from The Dinosaurs of Waterhouse Hawkins:
An Illuminating History of Mr. Waterhouse Hawkins,
Artist and Lecturer
written by Barbara Kerley
with drawings by Brian Selznick
(many of which are based on the
original sketches of Mr. Hawkins)
Scholastic Press, 2001
I don’t remember being mesmerized by any one thing when I was growing up. My girls either.
But in my work as a children’s librarian, I discovered fascinations with everything from sharks and spiders to Teenage Mutant Ninja Turtles (remember those?).
And of course, dinosaurs. I hoped my own grandchildren or at least one or two would get hooked on dinosaurs, but no luck.
One of the boys loved Thomas The Tank Engine. One was so into mushrooms that he had his own field guide at age three. One knew the names and workings of every construction vehicle, common and obscure.
Fairies and princesses captured the imagination of both girls like nothing else.
But no dinosaurs.
I indulged my own fascination by providing dinosaur storytimes. We made paper-plate stegosauruses, and tyrannous masks and claws. We read lots of books and learned about lots of dinosaurs. I usually ended by (hopefully?) inspiring the kids by telling them that I might be looking at the person who solves the mystery of how and why the dinosaurs all became extinct. Now we have consensus, but then there was still controversy.
Since time began, scientists have recorded five major mass extinctions. Lots of questions remain, but much has been learned. Actually in all that time, five is a pretty low number. According to https://www.worldatlas.com/articles/the-timeline-of-the-mass-extinction-events-on-earth.html the big five are:
About 439 million years ago, the combination of glaciation and the formation of the Appalachian Mountains resulted in falling sea levels. Since the majority of the animal life lived in the ocean, trilobites, brachiopods, and graptolites died off in large numbers. Plant life was left high and dry.
Devonian Extinction, Late
About 100 million years later, giant land plants are thought to have caused the next extinction. Their deep roots released nutrients changing the composition of the oceans themselves. This resulted in mass amounts of algal blooms and depleted the seas of oxygen and therefore, animal life. Many scientists consider this mass extinction to have taken place over over hundreds of thousands of years.
This extinction event is called “The Great Dying.” About 96% of life perished in a huge volcanic eruption 251 million years ago. It filled the air with carbon dioxide which fed different kinds of bacteria. Large amounts of methane emissions warmed the Earth and the oceans became acidic. Ancient coral species were totally lost.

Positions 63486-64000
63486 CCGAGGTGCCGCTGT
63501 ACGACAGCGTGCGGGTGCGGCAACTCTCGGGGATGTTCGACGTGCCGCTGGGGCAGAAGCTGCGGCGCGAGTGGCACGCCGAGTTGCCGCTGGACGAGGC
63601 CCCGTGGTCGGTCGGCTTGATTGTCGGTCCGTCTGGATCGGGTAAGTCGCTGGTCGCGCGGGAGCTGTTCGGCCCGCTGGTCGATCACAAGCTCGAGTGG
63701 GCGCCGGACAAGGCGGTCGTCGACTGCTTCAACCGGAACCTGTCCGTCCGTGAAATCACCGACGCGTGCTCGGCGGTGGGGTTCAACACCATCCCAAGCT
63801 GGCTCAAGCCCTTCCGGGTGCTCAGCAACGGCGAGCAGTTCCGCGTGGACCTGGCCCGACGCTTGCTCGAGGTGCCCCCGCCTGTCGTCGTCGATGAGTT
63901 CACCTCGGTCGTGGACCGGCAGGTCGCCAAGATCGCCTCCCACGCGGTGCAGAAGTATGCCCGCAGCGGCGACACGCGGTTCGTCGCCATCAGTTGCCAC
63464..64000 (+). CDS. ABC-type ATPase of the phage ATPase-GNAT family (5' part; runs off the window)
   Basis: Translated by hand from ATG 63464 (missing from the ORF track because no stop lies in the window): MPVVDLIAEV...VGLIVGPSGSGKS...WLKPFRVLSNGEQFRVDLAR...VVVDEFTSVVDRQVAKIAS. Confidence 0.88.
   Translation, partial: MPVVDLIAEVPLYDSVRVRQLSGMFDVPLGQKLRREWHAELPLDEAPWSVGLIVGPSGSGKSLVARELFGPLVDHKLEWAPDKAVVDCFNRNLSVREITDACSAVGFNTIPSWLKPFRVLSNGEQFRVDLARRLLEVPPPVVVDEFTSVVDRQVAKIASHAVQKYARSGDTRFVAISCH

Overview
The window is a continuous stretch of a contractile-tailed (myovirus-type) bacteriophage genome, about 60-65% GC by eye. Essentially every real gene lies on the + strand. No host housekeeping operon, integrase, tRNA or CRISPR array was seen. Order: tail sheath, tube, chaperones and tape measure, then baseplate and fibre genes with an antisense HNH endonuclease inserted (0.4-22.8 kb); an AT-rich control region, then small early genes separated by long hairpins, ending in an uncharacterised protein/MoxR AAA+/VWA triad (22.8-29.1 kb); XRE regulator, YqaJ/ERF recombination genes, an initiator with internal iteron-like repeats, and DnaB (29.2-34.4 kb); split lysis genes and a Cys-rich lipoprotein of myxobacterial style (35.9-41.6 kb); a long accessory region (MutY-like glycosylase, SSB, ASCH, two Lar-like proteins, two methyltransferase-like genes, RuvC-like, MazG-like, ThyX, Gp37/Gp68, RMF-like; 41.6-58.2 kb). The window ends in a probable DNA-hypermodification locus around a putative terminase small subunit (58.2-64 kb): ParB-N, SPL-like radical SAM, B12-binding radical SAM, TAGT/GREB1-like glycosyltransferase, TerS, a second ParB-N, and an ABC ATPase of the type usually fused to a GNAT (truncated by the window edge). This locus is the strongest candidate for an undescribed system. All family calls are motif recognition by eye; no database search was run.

Like the other mass extinctions, it is believed that this one was also a gradual phenomenon. The blame has been placed on an asteroid impact, the resulting basalt eruptions, and climate change. Mammals were the dominant species and then they weren’t. Dinosaurs had room and time to flourish. That was about 200 million years ago. Dinosaurs evolved and thrived for 135 million years.
Sixty-five or six million years ago, so the theory goes, a huge asteroid (about six miles in diameter) traveling at 10 to 20 miles per second, smashed into Earth and left a crater 110 miles across, about as wide as the whole state of Delaware is long! The crash was bad. Very bad. The dust it threw off was full of sulfur, which is particularly adept at blocking out sunlight. The dust storm and the resulting “impact winter” snuffed out the sun for so long that plants could not photosynthesize. Then ferns grew almost rampant.
It took millions of years for life to recover its former level of diversity.
We may well ask, “What’s next?”
Nearly 150 authors from 50 nations worked for three years to compile a report by the Intergovernmental Science-Policy Platform on Biodiversity and Ecosystem Services. The panel is composed of 132 member nations (find them here: https://www.ipbes.net/members) including the United States. Representatives of each member nation signed off on the findings. Here's the report, released on May 6, 2019, https://www.un.org/sustainabledevelopment/blog/2019/05/nature-decline-unprecedented-report/
Overwhelming evidence paints a dire future for our planet. Species loss is speeding up. More than half a million land animals are at great risk of extinction in the coming decades. The oceans are no better off.
This time, no 6-mile-wide asteroid crashed into earth. No giant plants upset the chemical balance of the soil or water. No new mountain ranges have formed.
This time, humanity is both perpetrator and victim of our current condition. Maybe it’s human nature to choose convenience over longterm sustainability. Maybe it’s human nature to live in the moment without giving much thought to the long view. Maybe it’s human nature to "make do" in a dangerous situation rather than try to change it for the better.
It is easy to become overwhelmed, scared stiff. But it only takes one idea, one thought, communicated widely, lived loudly, believed strongly, to head confidently into the future. A bright one. For our kids. And grandkids. And theirs, too.
-— stay curious! (and say no to plastic!!)
I’m reading The Sixth Extinction: An Unnatural History by Elizabeth Kolbert. Henry Holt, 2014.